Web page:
to assignment or essay planning.
To see if they can add subject specific value to your students while they teach
Key Skills. For example you might provide subject specific numeracy work sheets
To agree subject specific Key Skills assignments
To prioritise the development of those Key Skills that are most important to you
etc

8. Assessment Plan
This is the plan for all internal and external assessments. If you teach only one aspect
of a course your assessment plan will need to fit in with that of your team.

9.Course Handbook
Students need to know about your teaching plans too of course! A Course Handbook
gives students the information they need about their subject or course, including the
scheme of work, assessment details etc. This should appear on the college intra-net,
but may also be issued on paper.

The Active Scheme of Work: Integrating content, skills, and missing prior learning and teaching strategies
Purposes: To find and fix weaknesses in prior learning that prevent early success
To identify and teach the skills as well as the content required for success in on-programme assessments (Generic Skills)
Generic Skill
Development
Identify the generic skills
that are vital for success
by referring to:
Syllabus/Unit
Specifications etc
Nature of the subject
Examiners Reports
Curriculum Audit
Difficulties students
commonly encounter
etc
Fix weak prior learning
Identify deficiencies in
prior learning which
threaten early success on
the course.
This includes:
Weaknesses in Key Skills
Weaknesses in curriculum
specific learning

Generic Skills Teaching Strategy


Devise methods to teach both
Process(how its done) and
Product (what good work looks
like). This teaching is then
integrated into the course.
This will include methods to use
students work diagnostically so as
to set individualised targets for
improvement. That is medal and
mission feedback and learning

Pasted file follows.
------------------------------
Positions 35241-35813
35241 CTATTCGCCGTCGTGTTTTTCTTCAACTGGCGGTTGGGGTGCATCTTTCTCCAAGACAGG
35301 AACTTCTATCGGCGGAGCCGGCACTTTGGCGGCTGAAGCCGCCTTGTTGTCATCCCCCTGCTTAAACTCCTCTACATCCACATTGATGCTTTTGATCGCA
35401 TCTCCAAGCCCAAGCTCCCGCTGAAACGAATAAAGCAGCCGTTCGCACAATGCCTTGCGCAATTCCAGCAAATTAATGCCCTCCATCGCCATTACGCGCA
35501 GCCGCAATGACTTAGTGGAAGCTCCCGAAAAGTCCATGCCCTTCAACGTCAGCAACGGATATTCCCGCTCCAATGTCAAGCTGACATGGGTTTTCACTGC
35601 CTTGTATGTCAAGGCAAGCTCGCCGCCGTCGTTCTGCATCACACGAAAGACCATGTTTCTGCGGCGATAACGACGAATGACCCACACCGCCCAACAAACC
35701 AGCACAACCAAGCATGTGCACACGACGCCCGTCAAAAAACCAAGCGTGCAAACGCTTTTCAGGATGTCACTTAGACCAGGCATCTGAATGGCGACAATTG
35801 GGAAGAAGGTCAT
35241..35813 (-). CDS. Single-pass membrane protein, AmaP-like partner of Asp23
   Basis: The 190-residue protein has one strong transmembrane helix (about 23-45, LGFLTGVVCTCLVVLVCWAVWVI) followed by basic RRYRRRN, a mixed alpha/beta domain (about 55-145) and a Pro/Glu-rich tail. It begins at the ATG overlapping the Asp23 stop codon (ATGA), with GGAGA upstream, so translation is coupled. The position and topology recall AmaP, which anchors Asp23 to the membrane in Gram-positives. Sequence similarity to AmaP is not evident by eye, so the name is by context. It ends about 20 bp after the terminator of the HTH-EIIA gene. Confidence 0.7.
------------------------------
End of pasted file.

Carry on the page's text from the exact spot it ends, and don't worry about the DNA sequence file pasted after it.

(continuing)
loops (Black and Wiliam)
Curriculum Audit
To discover the
subject specific prior
learning assumed by
the programme, and
required for early
success

Key Skills Diagnostic


Test

TEACHING PLANS:
Active Scheme of Work
Lesson Plans,
Feedback policy:
Assessment Proformas,
Assessment Plans
Induction,
tutorials,
IOLAP and STAR targets
Course Handbook etc..

Profile students
Develop a diagnostic
test or some other
method of profiling
individual students
in terms of their
subject-specific
prior learning.

Action Plan
Produced
The Individual
Learning Plan
includes a response
to weaknesses in the
students prior
learning and Key
Skills.

Monitoring and Tracking


A find faults and fix strategy is
developed for both Generic
Skills, and for Prior Learning
deficiencies. This monitors the
performance of individual
students and sets targets for
improvement.
STAR days and other oneto-ones
IOLAP
Skills lessons
Homework Clubs
etc

Do
Apply

Review
Learn

Active Scheme of Work 2002-2003 For:


Week
Date

1.

2.

3.

4.

Syllabus/
Spec.
Ref.

Content and
Teacher Activity

Student Activity
(Activities to apply the content)

Key Skills Development


& Assessment

HW
Deadline
Date

HW
Back to
student
date

Active Scheme of Work 2002-2003 For:


Week
Date

1.

2.

3.

4.

Syllabus/
Spec.
Ref.

Content and
Teacher Activity

Student Activity
(Activities to apply the content)

HW
Deadline
Date

HW
Back to
student
date